It’s been said that if there are raised letters on the jacket cover and the pages have a ragged, hand-cut look, the book’s important. Of course, that doesn’t mean it is, but in the case of Anita Shreve’s new novel, The Stars are Fire, her 18th, the signaling design proves correct.
Shreve, who came to fame with The Weight of Water and an Oprah selection, The Pilot’s Wife, both made into movies, has crafted in The Stars are Fire a moving, suspenseful, delicately erotic, landscape-harsh tale of endurance and love in the wake of a natural catastrophe. The catastrophe was real. In October 1947, “The Year Maine Burned,” the papers called it, a quarter of a million acres of forest and nine entire towns of homes and seasonal cottages were wiped out, leaving thousands of people homeless, many of them injured psychologically as well as physically.
Shreve, who once taught high school English, takes the title of her book from a line in Hamlet about doubting the strength of love. Hamlet has written sarcastically to Ophelia that she may doubt that the stars are fire, but she must never doubt his love for her. Of course confused by his cold behavior and subject to her father’s manipulation, Ophelia does doubt his love, which angers himIn The Stars are Fire, Shreve uses Hamlet’s ambiguous declaration of love to compelling effect as she advances a theme about the force of true love when it’s tested by the force of nature. In this case fire.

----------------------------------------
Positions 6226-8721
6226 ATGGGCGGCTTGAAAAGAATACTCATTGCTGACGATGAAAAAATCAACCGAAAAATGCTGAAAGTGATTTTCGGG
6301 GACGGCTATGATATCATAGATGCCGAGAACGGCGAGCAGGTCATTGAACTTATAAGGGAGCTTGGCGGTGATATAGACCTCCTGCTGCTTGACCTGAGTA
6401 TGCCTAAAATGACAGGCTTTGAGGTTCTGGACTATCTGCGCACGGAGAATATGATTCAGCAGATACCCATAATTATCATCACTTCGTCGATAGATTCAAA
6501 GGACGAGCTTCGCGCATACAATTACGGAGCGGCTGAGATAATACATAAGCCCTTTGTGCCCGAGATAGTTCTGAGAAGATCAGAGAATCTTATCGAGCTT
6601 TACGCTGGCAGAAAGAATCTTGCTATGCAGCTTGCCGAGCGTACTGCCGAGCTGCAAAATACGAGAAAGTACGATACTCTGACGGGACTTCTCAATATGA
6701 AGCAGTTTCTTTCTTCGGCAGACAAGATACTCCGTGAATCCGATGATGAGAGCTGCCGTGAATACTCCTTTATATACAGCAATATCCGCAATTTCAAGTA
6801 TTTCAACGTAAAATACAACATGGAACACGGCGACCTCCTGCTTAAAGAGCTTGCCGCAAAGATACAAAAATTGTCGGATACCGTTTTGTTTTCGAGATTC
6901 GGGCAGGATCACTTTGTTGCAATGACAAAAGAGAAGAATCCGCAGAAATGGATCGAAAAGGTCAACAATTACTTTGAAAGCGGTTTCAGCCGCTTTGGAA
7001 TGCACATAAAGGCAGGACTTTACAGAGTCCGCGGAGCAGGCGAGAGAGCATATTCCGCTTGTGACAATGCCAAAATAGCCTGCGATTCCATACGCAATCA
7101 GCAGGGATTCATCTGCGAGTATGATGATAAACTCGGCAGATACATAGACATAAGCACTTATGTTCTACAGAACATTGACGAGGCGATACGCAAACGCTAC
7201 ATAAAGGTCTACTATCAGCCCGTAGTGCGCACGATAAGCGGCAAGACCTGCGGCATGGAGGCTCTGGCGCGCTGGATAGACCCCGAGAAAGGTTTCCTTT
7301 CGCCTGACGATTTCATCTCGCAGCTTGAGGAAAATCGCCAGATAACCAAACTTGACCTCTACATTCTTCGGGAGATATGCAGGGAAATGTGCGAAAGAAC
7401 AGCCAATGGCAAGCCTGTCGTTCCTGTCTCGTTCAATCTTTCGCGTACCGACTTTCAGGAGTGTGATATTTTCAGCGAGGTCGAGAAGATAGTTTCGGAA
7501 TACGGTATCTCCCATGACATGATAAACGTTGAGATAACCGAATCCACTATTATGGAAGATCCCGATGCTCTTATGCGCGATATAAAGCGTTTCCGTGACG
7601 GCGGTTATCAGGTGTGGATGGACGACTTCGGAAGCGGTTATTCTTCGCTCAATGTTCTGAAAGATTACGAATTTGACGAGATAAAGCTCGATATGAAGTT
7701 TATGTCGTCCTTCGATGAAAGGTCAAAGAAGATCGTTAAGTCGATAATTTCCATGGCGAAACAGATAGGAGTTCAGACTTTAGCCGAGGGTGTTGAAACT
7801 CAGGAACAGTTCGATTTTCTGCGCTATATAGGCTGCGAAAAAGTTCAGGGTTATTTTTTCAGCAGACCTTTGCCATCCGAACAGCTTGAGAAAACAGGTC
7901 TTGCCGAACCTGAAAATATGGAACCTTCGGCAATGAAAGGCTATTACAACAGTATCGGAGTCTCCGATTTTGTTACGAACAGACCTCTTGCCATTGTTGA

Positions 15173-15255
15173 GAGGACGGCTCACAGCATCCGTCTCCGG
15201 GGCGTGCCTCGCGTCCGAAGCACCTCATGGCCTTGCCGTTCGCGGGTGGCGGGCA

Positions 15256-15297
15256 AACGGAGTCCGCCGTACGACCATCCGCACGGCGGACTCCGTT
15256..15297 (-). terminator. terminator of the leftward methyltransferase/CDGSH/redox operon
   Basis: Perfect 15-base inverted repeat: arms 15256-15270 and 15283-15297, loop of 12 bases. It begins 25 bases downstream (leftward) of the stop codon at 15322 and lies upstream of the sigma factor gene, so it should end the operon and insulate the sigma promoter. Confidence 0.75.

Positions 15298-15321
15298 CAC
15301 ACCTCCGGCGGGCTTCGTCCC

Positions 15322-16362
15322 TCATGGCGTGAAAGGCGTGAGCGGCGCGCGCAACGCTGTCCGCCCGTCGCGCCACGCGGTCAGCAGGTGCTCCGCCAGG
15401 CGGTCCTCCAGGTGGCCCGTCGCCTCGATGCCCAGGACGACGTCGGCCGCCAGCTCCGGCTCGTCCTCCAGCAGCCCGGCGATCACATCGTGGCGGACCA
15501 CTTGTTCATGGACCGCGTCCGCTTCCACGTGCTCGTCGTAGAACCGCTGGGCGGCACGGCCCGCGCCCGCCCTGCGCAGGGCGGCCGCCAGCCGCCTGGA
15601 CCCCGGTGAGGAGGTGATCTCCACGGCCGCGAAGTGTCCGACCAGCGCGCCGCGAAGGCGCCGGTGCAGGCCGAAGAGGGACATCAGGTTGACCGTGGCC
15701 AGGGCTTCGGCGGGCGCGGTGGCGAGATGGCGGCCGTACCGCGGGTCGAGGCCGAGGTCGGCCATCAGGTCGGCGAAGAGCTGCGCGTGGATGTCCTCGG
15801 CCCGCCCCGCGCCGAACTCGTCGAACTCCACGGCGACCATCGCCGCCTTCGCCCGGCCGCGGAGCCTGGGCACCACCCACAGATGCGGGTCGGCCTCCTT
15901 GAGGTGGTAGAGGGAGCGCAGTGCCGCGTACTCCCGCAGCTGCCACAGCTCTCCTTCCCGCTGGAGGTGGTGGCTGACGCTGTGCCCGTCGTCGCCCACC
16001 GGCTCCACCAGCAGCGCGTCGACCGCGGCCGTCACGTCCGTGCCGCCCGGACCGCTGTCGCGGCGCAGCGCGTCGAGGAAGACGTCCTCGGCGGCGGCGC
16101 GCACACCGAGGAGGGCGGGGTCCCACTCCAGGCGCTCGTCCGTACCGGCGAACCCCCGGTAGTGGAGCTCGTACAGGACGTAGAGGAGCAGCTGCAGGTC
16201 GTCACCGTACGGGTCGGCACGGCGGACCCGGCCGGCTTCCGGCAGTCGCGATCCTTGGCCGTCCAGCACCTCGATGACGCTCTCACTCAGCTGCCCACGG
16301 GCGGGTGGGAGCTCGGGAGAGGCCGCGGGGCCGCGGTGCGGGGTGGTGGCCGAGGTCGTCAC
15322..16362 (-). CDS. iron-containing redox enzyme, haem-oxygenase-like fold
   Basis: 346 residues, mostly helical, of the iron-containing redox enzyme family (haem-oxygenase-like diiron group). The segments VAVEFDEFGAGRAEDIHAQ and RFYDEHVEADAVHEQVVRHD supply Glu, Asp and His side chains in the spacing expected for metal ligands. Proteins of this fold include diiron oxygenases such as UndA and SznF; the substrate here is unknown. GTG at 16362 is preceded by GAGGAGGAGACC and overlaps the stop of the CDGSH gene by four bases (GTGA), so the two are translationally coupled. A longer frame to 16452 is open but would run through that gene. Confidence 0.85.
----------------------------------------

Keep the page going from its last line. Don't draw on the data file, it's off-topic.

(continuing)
Grace Holland, a pretty 23-year old with two children and a third on the way, is on the beach with her good friend Rosie, whose kids are the same age, when a fire that has started to move dangerously near the coast, suddenly forces its way onto their strip of land. Grace’s husband, a taciturn but responsible vet, has gone off to help set up a firewall, but he does not return. The rage and speed of the fire – “hungry, angry, relentless” – overtake Grace who risks her life to save her children and friend. Never doubt a mother’s fierce love. But a wife’s? That may be something else, especially if the husband is like Gene, who married Grace on the rebound, whose own mother hated her and who is rough in bed. “You made your bed,” Grace’s mother says. To which her increasingly desperate daughter replies, “I didn’t make this bed.”
Using a simple understated style and an involving present-tense third-person point of view, Shreve drives her absorbing narrative through one-word-headed chapters toward a surprising – and satisfying – finish, by way of unexpected plot turns and deepening complexities about the nature of love, the ability of music to soothe and the limits of domestic sacrifice. The time in the novel is the post-war years when, as Grace remarks, everyone, women in particular, thought all danger was behind them, when they thought the world was safe. Doubt about that assumption insinuates itself into this absorbing story with skill and a sensitivity that resonate for our own day.